What makes the FM Towns port the best version of this revered work? Of course, it benefits from more life-like synths than the arcade originals and other home console ports, clarifying many of the textures and rendering them more vibrant. This port takes few chances with the source material but does make some clever additions to make the music richer still (the swirling, heady “Dhalsim” is an absolute delight). It also gives many compositions a lighter tone, imbuing tracks like “E.Honda” and “Vega” with a more lyrical, almost romantic touch. Not everything is a winner on this port – those lighter timbres really work against the near-apocalyptic mood of “M.Bison”. But all things considered, this is the best version of most of Street Fighter II’s music – capping off the franchise’s musical history so far before it would move on to a new chapter.
David Govett / George Sanger / Nenad Vugrinec, 1992
Wing Commander was a watershed moment for game music. Firstly, look at that intro of an orchestra (in space) tuning and then launching into a triumphant fanfare. It’s a natural consequence of game producer Chris Roberts’ ambition to create a full-blown space opera. That intro shows that Roberts knew how important music was for realising his dream – you couldn’t have Star Wars without John Williams’ swashbuckling score.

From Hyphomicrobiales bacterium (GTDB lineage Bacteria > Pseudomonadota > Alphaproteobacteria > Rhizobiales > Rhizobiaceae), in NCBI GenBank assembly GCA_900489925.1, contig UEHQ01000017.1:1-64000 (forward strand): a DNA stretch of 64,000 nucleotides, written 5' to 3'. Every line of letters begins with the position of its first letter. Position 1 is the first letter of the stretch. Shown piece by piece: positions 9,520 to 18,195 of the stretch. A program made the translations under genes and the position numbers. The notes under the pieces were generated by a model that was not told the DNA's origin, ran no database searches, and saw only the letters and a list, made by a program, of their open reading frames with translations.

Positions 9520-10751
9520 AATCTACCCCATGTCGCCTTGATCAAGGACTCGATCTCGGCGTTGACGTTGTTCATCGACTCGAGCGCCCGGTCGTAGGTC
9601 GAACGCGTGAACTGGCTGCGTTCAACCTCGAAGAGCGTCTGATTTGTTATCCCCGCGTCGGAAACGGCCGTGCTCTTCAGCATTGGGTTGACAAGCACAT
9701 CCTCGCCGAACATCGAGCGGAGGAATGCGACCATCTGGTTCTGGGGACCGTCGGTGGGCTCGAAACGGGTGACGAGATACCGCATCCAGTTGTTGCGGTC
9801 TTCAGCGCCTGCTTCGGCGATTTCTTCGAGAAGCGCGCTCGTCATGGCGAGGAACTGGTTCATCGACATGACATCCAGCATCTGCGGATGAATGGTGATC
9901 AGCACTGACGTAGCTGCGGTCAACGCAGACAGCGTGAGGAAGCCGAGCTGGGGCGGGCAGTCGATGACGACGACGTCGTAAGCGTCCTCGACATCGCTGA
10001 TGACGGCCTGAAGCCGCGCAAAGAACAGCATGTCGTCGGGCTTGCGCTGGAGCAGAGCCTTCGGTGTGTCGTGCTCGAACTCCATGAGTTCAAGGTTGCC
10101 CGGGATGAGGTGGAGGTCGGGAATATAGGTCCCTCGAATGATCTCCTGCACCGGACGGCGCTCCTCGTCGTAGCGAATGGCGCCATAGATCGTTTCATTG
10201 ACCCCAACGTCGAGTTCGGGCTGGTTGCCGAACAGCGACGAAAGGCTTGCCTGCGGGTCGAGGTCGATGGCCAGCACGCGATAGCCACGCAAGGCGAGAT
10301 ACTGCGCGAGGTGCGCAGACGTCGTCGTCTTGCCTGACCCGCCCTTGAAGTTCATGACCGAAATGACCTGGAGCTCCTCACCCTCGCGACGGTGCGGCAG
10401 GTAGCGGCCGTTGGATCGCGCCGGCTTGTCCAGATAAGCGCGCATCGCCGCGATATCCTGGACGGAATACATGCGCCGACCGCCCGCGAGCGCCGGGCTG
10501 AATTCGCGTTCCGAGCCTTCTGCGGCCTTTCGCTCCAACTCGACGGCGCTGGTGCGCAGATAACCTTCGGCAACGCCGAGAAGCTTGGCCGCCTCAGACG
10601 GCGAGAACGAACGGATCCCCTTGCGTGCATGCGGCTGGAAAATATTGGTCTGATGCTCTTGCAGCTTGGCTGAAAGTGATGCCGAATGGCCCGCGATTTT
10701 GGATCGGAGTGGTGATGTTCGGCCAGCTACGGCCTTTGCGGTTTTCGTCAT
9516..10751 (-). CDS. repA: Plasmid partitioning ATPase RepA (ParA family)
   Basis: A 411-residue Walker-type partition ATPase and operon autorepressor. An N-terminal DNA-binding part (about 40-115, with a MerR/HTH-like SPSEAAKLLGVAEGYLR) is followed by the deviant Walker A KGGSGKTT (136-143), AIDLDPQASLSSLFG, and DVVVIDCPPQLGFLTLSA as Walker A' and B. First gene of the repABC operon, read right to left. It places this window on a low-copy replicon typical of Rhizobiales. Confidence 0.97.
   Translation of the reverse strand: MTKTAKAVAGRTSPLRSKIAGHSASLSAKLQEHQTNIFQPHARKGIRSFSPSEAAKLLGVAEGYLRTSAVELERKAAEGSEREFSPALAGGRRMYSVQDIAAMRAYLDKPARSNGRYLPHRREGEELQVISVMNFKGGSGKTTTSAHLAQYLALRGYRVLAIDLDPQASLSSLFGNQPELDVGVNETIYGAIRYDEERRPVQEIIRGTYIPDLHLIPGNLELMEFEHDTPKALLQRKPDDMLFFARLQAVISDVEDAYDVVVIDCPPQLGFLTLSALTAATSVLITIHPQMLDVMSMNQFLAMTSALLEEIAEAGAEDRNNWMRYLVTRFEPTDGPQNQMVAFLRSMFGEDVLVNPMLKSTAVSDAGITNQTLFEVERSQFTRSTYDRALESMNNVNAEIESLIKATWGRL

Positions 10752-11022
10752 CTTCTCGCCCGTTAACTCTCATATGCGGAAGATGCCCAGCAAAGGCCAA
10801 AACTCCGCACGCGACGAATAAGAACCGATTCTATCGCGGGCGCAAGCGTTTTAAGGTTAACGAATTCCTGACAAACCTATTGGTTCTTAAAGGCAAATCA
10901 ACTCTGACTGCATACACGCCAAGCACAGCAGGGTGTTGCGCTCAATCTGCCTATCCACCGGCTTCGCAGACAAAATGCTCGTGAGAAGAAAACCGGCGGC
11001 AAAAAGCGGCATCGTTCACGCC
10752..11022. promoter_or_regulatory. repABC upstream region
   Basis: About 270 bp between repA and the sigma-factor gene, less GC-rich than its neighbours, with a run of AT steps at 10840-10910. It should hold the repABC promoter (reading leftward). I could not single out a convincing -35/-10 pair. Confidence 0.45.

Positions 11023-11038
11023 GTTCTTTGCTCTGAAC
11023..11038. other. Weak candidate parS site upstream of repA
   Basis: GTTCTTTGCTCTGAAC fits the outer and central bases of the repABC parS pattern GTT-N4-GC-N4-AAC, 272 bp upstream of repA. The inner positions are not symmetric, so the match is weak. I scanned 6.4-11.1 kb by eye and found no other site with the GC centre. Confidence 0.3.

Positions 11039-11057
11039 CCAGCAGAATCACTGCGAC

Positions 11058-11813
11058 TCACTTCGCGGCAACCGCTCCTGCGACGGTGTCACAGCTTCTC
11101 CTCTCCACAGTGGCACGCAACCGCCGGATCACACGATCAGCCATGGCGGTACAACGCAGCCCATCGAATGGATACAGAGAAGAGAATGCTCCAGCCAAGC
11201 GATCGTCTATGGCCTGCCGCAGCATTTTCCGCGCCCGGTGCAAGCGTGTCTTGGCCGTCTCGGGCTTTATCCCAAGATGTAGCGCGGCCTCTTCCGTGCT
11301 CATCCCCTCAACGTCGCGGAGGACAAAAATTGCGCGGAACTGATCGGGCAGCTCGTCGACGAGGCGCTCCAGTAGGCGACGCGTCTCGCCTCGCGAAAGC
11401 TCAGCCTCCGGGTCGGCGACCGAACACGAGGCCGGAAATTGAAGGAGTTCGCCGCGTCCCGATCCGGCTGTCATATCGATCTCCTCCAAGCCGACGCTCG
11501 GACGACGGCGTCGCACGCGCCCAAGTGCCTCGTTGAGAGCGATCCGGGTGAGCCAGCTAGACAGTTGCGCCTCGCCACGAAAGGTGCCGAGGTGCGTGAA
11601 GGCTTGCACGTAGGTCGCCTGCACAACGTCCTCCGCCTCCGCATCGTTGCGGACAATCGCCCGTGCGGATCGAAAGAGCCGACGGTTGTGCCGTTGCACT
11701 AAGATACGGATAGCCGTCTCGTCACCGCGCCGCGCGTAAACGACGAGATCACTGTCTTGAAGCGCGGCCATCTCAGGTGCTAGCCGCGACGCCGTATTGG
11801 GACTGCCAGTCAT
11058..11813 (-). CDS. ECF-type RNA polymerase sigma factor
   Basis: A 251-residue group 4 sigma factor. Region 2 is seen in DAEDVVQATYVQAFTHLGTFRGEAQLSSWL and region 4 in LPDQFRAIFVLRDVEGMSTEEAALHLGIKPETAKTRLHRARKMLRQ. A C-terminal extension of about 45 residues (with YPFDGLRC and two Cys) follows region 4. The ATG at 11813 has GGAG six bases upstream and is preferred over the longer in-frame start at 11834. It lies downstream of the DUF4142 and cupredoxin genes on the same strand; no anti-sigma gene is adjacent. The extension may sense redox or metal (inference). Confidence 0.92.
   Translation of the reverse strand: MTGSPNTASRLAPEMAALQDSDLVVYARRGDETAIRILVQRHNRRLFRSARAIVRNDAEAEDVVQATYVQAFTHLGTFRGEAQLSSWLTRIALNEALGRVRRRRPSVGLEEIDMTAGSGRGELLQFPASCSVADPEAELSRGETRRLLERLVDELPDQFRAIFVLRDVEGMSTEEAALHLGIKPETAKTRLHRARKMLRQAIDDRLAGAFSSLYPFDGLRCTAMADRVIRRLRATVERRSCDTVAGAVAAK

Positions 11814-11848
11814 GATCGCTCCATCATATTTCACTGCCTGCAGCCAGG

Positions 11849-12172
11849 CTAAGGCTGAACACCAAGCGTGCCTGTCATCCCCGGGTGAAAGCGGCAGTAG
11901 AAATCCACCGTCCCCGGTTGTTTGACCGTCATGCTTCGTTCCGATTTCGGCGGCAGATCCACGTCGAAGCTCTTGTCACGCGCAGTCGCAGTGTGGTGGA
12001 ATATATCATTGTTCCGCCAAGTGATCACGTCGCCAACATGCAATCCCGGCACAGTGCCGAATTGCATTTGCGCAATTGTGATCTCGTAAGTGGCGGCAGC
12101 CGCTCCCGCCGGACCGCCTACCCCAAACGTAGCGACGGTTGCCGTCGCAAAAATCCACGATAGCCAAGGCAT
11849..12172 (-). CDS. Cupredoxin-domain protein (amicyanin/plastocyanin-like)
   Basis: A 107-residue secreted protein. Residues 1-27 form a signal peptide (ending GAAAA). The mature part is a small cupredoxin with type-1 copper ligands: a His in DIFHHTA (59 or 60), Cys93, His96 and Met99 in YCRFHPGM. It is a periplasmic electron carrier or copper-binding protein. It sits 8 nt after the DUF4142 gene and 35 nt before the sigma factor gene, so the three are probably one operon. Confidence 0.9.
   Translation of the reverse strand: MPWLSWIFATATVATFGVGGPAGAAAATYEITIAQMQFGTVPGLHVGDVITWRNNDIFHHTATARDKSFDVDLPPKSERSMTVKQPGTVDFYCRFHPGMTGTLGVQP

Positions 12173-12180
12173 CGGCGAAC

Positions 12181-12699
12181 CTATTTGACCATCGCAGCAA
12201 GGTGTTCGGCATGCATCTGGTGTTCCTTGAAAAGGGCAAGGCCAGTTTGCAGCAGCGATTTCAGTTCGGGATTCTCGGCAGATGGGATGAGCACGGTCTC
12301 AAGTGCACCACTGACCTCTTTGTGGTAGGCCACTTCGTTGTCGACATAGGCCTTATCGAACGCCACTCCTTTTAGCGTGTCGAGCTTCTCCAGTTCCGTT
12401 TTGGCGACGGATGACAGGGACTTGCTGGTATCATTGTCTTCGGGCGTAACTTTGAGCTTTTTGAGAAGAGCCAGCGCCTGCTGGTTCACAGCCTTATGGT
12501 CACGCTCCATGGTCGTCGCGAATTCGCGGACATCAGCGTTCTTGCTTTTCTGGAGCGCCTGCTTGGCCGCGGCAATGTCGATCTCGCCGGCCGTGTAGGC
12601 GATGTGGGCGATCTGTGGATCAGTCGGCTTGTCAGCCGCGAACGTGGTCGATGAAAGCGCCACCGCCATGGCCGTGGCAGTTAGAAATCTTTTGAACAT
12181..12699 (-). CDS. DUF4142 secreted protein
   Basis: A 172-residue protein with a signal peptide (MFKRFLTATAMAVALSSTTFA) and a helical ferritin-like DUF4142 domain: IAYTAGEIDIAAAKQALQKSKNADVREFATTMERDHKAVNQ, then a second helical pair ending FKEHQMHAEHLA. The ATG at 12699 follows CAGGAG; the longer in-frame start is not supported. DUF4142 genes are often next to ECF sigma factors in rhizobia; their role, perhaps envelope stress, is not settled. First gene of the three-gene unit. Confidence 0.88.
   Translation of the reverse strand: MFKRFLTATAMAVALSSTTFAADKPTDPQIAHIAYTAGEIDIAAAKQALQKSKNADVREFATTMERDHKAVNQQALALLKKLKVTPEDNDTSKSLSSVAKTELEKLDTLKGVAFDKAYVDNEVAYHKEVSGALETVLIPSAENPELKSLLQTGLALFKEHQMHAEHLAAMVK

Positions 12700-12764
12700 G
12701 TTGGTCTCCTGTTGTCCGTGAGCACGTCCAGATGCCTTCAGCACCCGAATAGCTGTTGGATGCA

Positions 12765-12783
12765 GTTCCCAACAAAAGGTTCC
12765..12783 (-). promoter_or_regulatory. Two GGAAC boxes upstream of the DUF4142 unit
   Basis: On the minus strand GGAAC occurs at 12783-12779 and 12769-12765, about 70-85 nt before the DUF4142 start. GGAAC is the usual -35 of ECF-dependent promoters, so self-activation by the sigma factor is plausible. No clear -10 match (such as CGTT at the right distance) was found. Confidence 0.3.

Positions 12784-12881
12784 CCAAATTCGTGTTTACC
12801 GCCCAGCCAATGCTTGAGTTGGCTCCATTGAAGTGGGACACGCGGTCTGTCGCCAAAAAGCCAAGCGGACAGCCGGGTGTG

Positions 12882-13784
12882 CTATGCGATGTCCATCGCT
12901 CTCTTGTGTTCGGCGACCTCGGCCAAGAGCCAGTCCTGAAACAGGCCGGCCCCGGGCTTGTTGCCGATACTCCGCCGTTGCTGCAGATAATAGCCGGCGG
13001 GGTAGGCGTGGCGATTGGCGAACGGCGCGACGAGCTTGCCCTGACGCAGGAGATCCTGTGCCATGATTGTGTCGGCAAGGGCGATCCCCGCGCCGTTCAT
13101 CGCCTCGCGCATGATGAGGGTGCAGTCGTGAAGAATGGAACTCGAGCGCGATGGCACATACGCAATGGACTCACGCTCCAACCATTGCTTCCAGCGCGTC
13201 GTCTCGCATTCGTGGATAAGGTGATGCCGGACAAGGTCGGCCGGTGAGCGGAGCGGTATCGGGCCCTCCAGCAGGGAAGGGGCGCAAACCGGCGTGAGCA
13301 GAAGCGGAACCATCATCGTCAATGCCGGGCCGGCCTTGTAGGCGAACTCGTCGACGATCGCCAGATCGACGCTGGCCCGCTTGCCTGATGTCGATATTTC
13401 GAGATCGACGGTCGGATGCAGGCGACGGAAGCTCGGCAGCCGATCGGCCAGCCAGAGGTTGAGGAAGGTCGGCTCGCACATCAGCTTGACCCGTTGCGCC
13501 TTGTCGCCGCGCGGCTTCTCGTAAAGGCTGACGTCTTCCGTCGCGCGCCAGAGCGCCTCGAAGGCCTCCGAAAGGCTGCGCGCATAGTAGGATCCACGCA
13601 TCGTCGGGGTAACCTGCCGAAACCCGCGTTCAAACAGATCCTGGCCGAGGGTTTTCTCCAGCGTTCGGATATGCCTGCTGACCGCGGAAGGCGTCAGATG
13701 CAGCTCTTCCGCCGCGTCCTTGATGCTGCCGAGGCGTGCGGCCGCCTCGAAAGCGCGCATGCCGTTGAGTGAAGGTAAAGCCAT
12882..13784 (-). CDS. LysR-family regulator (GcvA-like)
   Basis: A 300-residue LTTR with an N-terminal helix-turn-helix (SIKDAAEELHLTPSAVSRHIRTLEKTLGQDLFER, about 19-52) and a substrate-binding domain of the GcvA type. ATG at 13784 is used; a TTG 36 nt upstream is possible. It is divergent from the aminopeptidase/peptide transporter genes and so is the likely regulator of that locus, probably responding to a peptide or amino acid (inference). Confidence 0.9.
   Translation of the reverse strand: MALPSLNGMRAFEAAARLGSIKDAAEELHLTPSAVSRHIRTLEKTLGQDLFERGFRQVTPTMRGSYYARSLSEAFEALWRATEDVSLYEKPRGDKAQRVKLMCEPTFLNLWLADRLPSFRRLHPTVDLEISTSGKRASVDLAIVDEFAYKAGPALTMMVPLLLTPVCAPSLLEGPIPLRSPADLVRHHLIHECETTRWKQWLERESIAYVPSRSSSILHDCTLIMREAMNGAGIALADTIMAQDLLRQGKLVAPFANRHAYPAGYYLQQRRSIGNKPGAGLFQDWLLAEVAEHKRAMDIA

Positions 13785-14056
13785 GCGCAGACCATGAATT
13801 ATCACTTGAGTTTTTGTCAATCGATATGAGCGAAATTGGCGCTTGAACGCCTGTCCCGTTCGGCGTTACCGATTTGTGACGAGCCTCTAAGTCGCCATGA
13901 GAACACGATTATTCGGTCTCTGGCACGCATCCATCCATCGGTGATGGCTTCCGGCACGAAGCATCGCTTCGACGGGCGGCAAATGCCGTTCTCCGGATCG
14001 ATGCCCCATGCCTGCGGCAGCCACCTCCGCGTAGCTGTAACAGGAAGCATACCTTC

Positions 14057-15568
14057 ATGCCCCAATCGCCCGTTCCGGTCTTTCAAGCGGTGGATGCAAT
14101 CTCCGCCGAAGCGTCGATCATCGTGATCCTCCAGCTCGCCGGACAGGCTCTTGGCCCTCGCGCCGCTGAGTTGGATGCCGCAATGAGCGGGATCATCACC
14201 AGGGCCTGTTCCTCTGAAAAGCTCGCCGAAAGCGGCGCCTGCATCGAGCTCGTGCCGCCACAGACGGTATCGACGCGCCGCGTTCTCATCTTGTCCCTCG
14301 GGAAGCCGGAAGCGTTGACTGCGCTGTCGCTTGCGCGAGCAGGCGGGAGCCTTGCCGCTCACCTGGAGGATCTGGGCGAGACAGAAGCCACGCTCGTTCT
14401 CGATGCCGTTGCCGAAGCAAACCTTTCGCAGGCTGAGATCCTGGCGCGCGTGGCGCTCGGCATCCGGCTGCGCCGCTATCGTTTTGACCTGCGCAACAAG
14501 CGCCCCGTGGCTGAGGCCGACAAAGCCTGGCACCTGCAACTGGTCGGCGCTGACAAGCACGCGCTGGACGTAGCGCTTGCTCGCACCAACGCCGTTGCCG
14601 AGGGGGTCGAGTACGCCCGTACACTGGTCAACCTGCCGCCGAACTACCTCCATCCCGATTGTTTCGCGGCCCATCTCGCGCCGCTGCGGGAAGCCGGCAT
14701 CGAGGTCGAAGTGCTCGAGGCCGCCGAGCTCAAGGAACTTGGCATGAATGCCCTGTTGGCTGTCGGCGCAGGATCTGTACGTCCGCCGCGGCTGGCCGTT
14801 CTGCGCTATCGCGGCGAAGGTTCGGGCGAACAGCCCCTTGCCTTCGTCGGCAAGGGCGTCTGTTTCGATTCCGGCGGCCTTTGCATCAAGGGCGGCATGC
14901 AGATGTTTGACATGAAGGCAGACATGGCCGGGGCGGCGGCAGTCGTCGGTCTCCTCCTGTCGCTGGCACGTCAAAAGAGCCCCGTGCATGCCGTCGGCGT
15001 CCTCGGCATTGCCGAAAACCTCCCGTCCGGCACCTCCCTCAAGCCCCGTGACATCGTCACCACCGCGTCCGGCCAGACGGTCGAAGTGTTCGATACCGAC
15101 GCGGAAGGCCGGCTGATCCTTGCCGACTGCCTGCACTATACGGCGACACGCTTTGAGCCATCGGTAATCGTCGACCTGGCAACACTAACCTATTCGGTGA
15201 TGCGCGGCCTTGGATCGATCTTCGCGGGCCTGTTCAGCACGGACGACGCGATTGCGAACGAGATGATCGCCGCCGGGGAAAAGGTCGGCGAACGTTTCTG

As a result, it’s no surprise that Roberts asked composers George Sanger and David Govett to emulate Star Wars and Star Trek: The Motion Picture. In 1990 such lofty aims weren’t common for a game score. On gaming platforms available in the West, the introduction of the Roland MT-32 module had only recently made it possible to convincingly mimic orchestral instruments.
While fashioned after classic, well-known movie soundtracks, Wing Commander broke new ground within game music. It attempted a degree of tightly-wound thematic integration no other previous game score had accomplished. Sanger and Govett’s heroic and bold main theme is first heard on the multi-tiered “Fanfare”, whose sweep shows how brilliantly the composers approximate the sound of a Silver Era space opera score using 1990 chip synthesis. After this spectacular curtain-raiser, Sanger and Govett reprise their malleable theme in constantly new disguises throughout the soundtrack. Even by today’s standards, the composers’ always skilful and multi-faceted manipulation of the theme is quite extraordinary.
That’s not to say that the fanfare is the only provider of melodic ideas on this soundtrack. Far from it – even on tense militaristic underscore like “Commander’s Office”, Govett and Sanger’s music has sufficient melodic backbone to engross listeners. So outstanding is Wing Commander that the soundtrack’s impact is felt to this day – from this score onwards, game and film music would be inextricably intertwined.
As for the FM Towns version? (ported in 1992 by Nenad Vugrinec) It is a faithful adaptation of the PC original’s material, and the synths aren’t a quantum leap over the 1990 MIDI instruments. What makes the FM Towns version feel significantly bigger and more dramatic is how it places the instruments in far more spacious, vibrant acoustics – precisely what you would want for these cinematic compositions.